31 jan 2020

Biobest is banking on banker plants

If we want to establish predators or parasitoids early-on, before pests are present, we need to give them something for dinner. If we serve them the right type of food, the predators not only survive, but reproduce and build populations in the absence of the pest.

An excellent way to get beneficials started is to offer them food on “banker plants”. A “banker plant system” is a rearing / release system consisting of three basic elements:  

  1. The banker plant.
  2. Alternative prey or other food to sustain natural enemies.
  3. The natural enemies themselves. 

When using alternative prey, it is important to use plants which harbor prey that is not a potential pest of the protected crop, nor a breeding pool for hyperparasitoids. The most commonly known banker plants are cereal plants with aphids that are widely used to introduce aphid parasitoids. However, these banker plants can have the drawback that they might support hyperparasitoids, which attack the aphid parasitoids. 

Flower power

These pitfalls can be avoided if we use banker plants that cater to the vegetarian side of our predators and parasitoids. The diet of many predators and parasitoids is not restricted to prey alone. Often they require flowers which provide them with nectar or pollen, while some others feed on plant sap. Predatory bugs, like Orius, are especially dependent on pollen and nectar for peak performance. For these beneficials “flowering banker plants” could be an effective banker system.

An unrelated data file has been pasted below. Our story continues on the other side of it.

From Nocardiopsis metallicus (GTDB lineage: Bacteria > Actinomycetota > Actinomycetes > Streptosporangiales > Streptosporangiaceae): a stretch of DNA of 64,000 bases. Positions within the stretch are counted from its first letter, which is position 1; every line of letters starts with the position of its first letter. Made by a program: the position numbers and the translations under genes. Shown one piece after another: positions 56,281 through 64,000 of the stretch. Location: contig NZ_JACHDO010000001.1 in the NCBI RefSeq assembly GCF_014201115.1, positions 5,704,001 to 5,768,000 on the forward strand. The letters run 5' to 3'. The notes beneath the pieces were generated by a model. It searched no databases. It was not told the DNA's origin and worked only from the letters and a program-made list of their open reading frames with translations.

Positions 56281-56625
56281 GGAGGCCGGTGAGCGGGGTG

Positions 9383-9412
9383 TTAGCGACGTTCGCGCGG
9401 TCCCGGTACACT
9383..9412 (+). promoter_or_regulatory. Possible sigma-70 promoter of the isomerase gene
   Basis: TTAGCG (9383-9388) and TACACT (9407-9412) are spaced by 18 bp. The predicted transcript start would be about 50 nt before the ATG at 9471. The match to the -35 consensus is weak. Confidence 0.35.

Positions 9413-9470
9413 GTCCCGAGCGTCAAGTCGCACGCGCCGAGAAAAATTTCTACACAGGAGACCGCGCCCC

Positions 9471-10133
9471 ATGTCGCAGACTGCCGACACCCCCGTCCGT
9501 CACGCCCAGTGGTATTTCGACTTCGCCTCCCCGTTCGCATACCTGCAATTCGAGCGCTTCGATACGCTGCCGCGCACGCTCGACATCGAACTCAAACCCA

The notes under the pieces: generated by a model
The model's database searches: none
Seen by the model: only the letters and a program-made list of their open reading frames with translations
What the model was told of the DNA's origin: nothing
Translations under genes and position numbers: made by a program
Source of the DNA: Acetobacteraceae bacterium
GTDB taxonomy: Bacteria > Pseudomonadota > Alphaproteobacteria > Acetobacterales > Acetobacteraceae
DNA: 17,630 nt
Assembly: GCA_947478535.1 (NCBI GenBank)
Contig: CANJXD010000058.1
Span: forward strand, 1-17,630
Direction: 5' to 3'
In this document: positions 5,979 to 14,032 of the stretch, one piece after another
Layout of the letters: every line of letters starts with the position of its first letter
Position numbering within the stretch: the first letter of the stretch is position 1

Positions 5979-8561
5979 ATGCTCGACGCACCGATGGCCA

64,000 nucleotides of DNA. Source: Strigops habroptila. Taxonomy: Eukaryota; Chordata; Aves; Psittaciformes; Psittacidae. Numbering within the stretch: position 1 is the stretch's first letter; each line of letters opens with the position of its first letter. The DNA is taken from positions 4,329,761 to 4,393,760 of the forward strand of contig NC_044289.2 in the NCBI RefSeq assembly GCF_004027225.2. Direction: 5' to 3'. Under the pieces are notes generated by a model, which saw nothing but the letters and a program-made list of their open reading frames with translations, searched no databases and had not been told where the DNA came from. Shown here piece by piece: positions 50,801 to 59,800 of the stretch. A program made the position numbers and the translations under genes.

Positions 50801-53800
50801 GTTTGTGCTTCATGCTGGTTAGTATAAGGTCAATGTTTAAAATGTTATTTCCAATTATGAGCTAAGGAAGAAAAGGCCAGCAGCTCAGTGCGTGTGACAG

At Biobest we have many years of experience using flowering “black pearl” pepper plants to support establishment of Orius in ornamentals. As we are strong believers in the use of banker plant systems as a tool to support biological control, our R&D department conducted a range of trials to further optimize this system. The trials consisted of a broad screening of 14 different flowering plant species or plant varieties to identify the most effective banker plants to help establish the flower bug Orius laevigatus. The flowering plants were tested both in terms of their attractiveness for Orius, and with regard to their suitability in supporting Orius reproduction.

Small plant, big impact

While some plants were found to be completely unsuitable, others supported a 15-fold increase of the Orius population in absence of prey over a period of a mere two weeks. On the basis of these trials we were able to select two Capsicum varieties that are even more effective than the “black pearl” variety. Also the small, but long-flowering “sweet Alyssum” (Lobularia maritima) was shown to have particular potential, as this plant was shown to be very attractive to Orius and supported predator reproduction over several weeks. 

Initial field trials in strawberries yielded very promising results, showing better Orius establishment and a reduction in thrips levels in plots with Alyssum as compared to control plots.
In the upcoming season, Biobest will take this novel concept to trials at the commercial scale. This way growers will be able to see for themselves that “flowering banker plants” not only brighten-up the greenhouse, but more importantly, that they are a low maintenance, practical and effective tool to help control problem pests.